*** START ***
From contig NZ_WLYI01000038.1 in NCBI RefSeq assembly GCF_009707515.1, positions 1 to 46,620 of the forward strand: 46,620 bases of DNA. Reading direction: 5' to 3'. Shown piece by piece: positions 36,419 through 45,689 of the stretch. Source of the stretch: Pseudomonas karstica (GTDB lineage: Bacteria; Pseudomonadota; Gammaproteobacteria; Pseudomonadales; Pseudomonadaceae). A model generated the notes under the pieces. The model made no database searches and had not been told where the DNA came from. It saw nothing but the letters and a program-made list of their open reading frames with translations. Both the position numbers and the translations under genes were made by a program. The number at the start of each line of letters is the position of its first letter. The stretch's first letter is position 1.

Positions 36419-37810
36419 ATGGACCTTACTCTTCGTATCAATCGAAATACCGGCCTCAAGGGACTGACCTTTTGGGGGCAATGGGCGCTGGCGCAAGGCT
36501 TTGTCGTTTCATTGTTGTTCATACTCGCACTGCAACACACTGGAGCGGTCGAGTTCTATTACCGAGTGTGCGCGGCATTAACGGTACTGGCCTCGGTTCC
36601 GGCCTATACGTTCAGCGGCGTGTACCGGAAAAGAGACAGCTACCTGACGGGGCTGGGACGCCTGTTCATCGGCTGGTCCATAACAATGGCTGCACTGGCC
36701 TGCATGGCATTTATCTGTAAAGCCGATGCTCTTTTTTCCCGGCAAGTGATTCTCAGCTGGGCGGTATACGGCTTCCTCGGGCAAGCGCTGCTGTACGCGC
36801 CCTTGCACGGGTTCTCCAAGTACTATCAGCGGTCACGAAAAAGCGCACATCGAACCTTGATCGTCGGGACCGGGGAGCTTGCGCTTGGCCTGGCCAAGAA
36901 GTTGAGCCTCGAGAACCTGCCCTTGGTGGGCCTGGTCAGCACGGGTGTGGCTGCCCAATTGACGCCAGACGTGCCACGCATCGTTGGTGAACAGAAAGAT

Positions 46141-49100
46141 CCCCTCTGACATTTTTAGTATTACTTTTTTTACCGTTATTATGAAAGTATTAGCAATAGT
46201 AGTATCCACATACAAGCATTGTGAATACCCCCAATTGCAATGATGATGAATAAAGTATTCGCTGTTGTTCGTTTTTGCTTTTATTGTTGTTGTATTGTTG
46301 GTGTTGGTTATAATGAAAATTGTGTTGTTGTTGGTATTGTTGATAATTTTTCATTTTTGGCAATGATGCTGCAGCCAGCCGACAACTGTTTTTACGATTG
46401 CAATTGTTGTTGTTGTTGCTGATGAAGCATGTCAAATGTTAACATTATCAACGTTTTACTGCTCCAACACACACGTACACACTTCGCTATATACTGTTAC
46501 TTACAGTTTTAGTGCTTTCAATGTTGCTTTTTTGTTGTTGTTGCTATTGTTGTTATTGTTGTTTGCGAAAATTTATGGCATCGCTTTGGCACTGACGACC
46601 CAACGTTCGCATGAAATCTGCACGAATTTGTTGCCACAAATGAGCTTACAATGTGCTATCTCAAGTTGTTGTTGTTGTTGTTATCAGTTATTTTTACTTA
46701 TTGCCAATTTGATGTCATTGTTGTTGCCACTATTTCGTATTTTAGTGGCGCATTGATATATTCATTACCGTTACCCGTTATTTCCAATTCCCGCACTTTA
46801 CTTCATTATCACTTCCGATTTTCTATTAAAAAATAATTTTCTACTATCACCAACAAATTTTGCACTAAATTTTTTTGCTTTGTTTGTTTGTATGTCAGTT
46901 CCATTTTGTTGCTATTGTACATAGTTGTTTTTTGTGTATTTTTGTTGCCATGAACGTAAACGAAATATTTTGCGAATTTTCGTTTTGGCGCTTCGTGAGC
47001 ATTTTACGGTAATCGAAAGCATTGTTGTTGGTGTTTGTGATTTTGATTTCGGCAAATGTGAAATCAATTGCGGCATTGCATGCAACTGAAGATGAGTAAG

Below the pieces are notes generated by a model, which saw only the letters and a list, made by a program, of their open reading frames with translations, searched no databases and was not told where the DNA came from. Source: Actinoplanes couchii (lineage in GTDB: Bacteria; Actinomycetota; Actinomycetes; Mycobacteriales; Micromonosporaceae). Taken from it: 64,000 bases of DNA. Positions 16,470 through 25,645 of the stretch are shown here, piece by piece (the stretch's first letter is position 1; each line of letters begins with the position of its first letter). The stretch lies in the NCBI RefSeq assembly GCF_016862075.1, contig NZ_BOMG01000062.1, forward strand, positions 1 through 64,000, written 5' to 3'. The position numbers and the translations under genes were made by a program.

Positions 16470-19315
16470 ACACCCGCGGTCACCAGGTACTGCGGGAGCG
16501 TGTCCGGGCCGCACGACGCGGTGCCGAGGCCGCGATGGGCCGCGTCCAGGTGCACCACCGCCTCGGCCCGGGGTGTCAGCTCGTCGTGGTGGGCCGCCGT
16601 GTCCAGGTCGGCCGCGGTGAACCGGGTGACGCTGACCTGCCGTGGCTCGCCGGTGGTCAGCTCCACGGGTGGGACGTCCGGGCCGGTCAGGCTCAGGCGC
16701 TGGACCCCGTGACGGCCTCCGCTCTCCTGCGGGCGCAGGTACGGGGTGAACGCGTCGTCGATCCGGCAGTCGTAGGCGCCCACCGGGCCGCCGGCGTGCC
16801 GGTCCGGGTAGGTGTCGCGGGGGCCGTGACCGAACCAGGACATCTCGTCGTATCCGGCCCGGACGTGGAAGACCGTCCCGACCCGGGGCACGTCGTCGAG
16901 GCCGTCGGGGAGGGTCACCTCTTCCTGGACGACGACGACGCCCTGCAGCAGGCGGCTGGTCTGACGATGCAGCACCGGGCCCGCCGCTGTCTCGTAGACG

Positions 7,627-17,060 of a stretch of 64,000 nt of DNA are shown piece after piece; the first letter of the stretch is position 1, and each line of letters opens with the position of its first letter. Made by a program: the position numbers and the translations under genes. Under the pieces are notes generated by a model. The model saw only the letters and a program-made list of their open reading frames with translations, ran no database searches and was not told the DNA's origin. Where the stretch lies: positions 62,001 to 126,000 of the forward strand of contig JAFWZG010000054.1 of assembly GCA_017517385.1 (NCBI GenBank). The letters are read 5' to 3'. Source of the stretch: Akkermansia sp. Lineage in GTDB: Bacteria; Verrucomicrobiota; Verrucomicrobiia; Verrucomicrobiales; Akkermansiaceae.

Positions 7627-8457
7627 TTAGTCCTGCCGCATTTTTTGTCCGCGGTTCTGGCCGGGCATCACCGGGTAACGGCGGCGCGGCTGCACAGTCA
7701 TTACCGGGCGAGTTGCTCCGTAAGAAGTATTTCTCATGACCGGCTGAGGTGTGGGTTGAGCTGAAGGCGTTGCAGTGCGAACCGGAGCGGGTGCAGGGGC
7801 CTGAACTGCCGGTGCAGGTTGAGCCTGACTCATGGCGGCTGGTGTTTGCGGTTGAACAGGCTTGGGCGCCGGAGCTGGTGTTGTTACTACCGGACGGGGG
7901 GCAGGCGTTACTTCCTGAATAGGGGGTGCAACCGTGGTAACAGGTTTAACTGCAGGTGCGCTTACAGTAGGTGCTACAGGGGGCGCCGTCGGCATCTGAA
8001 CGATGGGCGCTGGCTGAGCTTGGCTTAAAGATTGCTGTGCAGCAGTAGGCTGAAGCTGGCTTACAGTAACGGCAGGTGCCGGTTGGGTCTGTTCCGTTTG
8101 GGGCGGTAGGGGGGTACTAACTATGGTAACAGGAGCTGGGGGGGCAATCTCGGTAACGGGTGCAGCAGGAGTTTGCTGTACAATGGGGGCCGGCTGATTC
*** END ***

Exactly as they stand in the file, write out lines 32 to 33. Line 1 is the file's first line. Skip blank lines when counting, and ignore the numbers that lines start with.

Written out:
7801 CTGAACTGCCGGTGCAGGTTGAGCCTGACTCATGGCGGCTGGTGTTTGCGGTTGAACAGGCTTGGGCGCCGGAGCTGGTGTTGTTACTACCGGACGGGGG
7901 GCAGGCGTTACTTCCTGAATAGGGGGTGCAACCGTGGTAACAGGTTTAACTGCAGGTGCGCTTACAGTAGGTGCTACAGGGGGCGCCGTCGGCATCTGAA